But the first full-year results yesterday helped restore some faith in the group. Operating profit for the year to March grew 26 per cent to pounds 10m, on turnover ahead 26 per cent to pounds 41m. Macdonald's shares closed 9p higher to 176.5p.
The group's strength is its ability to spot hotels with development potential. It looks for three or four-star hotels with plenty of undeveloped land, buys them cheap and adds rooms. With costly facilities like restaurants, car parks and lobbies already in place, the group can make a staggering 20 per cent return on capital on extensions, compared with around 12 per cent for a new hotel.
The group says that even without acquisitions, the development potential of its existing hotels would allow it to increase its bedroom capacity by over 50 per cent. Macdonald has also proven it is a keen bargain hunter, buying new hotels at around pounds 33,000 per room, roughly half the going rate.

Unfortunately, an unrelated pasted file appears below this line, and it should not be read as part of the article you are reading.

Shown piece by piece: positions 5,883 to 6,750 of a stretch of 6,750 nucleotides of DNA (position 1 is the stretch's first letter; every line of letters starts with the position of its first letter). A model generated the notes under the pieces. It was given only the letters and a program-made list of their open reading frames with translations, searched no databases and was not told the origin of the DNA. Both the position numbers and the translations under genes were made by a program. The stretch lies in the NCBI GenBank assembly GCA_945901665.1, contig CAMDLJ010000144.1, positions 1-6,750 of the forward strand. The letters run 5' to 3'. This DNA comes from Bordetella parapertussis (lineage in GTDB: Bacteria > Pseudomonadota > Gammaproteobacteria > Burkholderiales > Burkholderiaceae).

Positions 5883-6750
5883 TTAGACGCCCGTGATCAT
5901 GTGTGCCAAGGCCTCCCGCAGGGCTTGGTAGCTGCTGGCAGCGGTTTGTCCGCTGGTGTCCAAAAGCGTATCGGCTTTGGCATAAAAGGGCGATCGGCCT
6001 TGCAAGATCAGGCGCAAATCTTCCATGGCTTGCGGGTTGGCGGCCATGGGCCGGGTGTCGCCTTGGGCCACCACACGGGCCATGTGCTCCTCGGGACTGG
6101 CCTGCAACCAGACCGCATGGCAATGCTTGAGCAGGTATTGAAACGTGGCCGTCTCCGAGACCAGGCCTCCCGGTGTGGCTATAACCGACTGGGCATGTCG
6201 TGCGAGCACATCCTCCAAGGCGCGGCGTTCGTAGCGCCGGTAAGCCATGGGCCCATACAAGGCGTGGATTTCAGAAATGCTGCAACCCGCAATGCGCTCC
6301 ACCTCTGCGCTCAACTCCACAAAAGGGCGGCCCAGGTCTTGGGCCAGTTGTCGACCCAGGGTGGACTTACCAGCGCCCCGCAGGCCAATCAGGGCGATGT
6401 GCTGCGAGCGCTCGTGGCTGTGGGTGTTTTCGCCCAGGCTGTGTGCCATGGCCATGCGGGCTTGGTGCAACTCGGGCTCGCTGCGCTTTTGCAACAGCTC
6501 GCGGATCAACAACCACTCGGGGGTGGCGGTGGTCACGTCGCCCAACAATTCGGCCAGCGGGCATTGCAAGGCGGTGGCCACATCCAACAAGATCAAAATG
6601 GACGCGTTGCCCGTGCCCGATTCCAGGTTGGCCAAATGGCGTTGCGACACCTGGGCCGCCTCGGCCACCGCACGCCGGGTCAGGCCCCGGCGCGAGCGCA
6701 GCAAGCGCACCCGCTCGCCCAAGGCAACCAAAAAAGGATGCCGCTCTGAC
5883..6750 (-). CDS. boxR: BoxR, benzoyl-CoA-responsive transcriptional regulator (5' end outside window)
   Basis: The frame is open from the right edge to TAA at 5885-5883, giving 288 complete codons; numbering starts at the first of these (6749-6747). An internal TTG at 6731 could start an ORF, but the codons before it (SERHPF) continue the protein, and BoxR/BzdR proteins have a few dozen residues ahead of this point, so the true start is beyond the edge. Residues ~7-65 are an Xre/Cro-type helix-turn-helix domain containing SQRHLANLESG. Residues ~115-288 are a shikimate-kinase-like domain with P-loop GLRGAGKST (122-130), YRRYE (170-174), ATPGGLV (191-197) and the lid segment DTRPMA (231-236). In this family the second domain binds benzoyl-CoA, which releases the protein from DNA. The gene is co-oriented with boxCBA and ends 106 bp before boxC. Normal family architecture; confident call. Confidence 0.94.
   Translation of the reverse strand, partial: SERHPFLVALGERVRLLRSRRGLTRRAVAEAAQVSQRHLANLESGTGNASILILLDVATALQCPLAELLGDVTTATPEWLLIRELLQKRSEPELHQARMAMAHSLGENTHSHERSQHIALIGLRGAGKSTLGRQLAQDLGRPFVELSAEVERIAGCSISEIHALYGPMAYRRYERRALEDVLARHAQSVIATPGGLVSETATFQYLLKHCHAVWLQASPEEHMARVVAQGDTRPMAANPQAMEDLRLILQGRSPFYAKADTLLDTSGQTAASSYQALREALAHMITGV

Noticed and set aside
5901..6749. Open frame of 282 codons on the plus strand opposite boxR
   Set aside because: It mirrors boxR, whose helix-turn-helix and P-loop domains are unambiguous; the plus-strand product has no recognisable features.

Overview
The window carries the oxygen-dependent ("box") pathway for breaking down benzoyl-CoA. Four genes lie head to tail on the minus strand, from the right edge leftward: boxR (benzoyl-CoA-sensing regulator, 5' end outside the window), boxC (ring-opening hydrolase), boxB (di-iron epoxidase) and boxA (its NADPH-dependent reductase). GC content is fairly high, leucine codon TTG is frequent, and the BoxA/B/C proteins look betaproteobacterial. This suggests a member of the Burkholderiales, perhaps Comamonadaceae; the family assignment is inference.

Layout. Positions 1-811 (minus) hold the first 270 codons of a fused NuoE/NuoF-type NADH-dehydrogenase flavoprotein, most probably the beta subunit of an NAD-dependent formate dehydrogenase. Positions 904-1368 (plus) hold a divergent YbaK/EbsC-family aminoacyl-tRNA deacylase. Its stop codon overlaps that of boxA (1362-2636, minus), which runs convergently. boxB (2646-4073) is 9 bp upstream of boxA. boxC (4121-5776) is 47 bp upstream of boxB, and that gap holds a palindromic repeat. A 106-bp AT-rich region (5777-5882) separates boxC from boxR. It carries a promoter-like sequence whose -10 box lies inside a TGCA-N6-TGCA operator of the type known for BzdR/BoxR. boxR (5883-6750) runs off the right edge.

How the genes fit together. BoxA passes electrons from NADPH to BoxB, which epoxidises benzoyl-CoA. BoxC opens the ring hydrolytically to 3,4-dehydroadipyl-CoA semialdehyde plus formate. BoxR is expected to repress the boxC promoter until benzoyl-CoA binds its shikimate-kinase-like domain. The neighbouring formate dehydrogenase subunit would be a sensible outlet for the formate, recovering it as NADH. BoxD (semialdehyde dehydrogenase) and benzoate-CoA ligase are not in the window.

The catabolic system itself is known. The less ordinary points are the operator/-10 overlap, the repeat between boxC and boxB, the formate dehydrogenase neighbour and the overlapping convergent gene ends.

The group bought five in the year, raising its room stock to 1,420, and with pounds 13.2m of development and refurbishment, it spent almost pounds 20m in the year. Despite that, the balance sheet looks healthy. Over half the group's capital spending costs were financed by pounds 11m of operating cash flow and although gearing is 37 per cent, interest is covered 9.5 times by operating profit.
The group has also protected itself against a hike in interest rates over the next five years by capping pounds 25m of borrowings at 9 per cent interest.
Paul Heath at UBS has increased his profit forecast from pounds 9.2m to pounds 10.5m. On a forward p/e ratio of 13, the shares stand at an 8 per cent discount to the hotels sector. They deserve better. Good value.Reuse content